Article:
For many of us, winter, with its chilly days and long nights, brings with it a general sense of malaise. It’s harder to peel ourselves out of bed in the half-light of morning, and hunched over our desks at work, we can feel our productivity draining away with the remnants of the afternoon sun.
This story originally appeared on WIRED UK.
For the small subsection of the population who experience full-blown seasonal affective disorder (SAD), it’s even worse—winter blues mutate into something far more debilitating. Sufferers experience hypersomnia, low mood, and a pervasive sense of futility during the bleaker months. SAD notwithstanding, depression is more widely reported during winter, suicide rates increase, and productivity in the workplace drops during January and February.
While it’s easy to put all of this down to some nebulous idea of winter gloominess, there might be a scientific reason for all of this despondency. If our body clocks are out of sync with our waking—and working—hours, shouldn’t we be tweaking our office hours to help improve our mood?
“If our body clock is saying it wants us to wake up at 9:00, because it’s a dark winter’s day, but we’re getting ourselves up at 7:00—then we are missing out on a complete sleep phase,” says Greg Murray, professor of psychology at Swinburne University, Australia. Research into the area of chronobiology—the study of how our body regulates sleep and wakefulness—supports the idea that during winter, our sleep needs and preferences change, and the constraints of modern life might be particularly ill-fitting during these months.
What do we mean when we talk about biological time? The circadian clock is a concept that scientists use to measure our internal sense of time. It’s a 24-hour timer that determines when we want to place various events of the day—most importantly, when we want to get up and when we want to fall asleep. “The body likes to do those things in synchrony with the body clock, which is the master controller of where our body and behavior is relative to the sun,” explains Murray.
There are a huge number of hormones and other chemicals involved in regulating our body clocks, as well as an array of external factors. A particularly important one is the sun, and where it happens to be in the sky. Photoreceptors nested at the back of our eyes known as ipRGCs are especially sensitive to blue light, and therefore perfectly primed to help calibrate the circadian clock. There’s evidence these cells have a crucial role in helping to regulate sleep.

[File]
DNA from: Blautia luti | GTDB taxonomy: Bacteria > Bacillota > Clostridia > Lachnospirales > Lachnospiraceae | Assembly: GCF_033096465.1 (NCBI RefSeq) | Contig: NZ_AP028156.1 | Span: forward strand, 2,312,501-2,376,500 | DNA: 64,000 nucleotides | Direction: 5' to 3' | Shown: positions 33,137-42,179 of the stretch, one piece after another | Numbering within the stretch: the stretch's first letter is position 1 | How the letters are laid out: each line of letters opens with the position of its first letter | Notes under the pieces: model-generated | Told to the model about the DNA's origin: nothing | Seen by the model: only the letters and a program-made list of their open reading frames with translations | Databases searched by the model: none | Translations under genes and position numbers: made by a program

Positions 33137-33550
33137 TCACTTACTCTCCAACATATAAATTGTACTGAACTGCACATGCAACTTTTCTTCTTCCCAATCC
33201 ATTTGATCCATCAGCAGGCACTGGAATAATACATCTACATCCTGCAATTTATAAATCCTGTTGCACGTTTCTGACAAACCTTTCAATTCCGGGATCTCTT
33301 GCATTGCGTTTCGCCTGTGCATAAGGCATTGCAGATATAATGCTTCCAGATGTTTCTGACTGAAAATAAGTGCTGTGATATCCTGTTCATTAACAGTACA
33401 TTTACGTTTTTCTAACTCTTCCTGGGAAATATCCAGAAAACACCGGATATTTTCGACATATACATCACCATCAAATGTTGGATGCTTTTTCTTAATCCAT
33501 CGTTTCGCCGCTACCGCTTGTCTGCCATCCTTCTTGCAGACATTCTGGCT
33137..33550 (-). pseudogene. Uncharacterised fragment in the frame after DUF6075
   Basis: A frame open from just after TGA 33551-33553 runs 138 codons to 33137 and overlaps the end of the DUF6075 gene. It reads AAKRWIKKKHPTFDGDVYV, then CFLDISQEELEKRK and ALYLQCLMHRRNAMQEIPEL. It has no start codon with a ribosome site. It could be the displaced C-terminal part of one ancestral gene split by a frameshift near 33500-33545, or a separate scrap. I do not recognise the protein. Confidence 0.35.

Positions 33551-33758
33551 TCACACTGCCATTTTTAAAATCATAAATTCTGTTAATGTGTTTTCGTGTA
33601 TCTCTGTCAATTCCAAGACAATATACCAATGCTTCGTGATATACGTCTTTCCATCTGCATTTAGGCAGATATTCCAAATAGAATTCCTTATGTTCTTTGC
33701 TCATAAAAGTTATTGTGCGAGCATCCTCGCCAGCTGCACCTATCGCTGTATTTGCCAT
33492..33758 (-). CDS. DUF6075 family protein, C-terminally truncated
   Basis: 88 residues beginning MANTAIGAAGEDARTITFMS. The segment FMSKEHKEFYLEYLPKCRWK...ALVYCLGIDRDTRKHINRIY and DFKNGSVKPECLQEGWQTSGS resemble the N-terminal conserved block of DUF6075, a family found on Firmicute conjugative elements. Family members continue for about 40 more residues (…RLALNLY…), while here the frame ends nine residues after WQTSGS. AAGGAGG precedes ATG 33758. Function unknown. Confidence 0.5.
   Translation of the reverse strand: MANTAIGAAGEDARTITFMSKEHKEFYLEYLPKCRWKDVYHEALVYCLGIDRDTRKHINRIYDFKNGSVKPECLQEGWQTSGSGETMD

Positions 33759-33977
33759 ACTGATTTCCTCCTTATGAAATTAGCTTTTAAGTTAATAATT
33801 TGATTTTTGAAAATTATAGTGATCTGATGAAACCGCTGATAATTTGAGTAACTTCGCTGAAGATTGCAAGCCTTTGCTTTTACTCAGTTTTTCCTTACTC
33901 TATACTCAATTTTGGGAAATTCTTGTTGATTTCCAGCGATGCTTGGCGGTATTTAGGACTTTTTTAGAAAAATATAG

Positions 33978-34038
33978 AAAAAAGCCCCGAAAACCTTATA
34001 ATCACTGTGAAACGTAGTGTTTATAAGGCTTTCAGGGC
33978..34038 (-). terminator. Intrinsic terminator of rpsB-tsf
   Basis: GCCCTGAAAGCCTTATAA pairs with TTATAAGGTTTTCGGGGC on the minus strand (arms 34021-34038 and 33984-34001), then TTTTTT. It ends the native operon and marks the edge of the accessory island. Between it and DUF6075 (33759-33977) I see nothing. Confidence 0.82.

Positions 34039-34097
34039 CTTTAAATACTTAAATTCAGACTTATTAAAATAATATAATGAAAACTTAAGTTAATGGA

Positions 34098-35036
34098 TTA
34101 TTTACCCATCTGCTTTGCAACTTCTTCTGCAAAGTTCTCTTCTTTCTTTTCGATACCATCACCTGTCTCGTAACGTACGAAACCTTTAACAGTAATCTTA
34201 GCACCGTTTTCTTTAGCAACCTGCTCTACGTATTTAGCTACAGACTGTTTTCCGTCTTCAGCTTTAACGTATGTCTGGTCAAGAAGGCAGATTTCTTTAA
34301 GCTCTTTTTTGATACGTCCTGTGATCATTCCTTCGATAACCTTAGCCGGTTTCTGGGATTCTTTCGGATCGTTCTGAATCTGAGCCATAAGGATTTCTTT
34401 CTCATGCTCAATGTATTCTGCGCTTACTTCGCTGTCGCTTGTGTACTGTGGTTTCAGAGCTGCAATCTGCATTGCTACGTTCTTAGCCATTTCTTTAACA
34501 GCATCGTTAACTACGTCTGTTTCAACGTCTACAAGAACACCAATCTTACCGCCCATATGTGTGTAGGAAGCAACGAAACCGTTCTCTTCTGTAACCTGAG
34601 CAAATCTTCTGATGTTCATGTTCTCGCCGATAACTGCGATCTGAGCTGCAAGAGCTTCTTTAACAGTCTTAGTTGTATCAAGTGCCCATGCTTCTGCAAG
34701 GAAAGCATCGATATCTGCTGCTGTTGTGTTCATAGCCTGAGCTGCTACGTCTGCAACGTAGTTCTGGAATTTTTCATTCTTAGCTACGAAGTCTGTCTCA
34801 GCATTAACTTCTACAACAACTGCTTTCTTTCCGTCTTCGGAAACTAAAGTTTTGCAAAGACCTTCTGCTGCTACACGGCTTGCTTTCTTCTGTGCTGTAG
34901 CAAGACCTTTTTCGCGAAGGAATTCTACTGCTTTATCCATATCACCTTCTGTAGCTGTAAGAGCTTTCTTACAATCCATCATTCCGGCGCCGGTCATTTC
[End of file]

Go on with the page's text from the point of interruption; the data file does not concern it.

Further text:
The evolutionary value of this biological mechanism was to promote changes in our physiology, biochemistry, and behavior according to different times of the day. “This is what the predictive function of a circadian clock is,” says Anna Wirz-Justice, professor at the Centre for Chronobiology at the University of Basel in Switzerland. “And it’s there in all living creatures.” Given daylight shifts over the course of the year, it prepares organisms for seasonal changes in behavior too, like reproduction or hibernation.
While there hasn’t been an abundance of research specifically examining the question of whether we would respond well to more sleep and different wake times during winter, there’s evidence that this could be the case. “From a theoretical viewpoint, decreased availability of natural light in the morning in winter should encourage what we call a phase delay,” says Murray. “And biologically, there’s good reason to think that that probably does happen to some extent.” A phase delay means that our circadian clocks are nudged later during winter, explaining why the urge to stab the snooze button becomes increasingly tough to fight.
The idea of a phase delay might at first appear to suggest that we would want to go to bed later in winter too, but Murray hypothesizes that this tendency would likely be counteracted by a growing desire to slumber in general. Studies suggest that humans require (or at least desire) more sleep during winter. A study looking at three preindustrial societies—that is, those without alarm clocks, smartphones, and 9-to-5 working hours—in South America and Africa found that these communities collectively snoozed for about an hour longer during winter. Given that these communities are located in equatorial regions, this effect could be even more pronounced in the northern hemisphere where winters are colder and darker.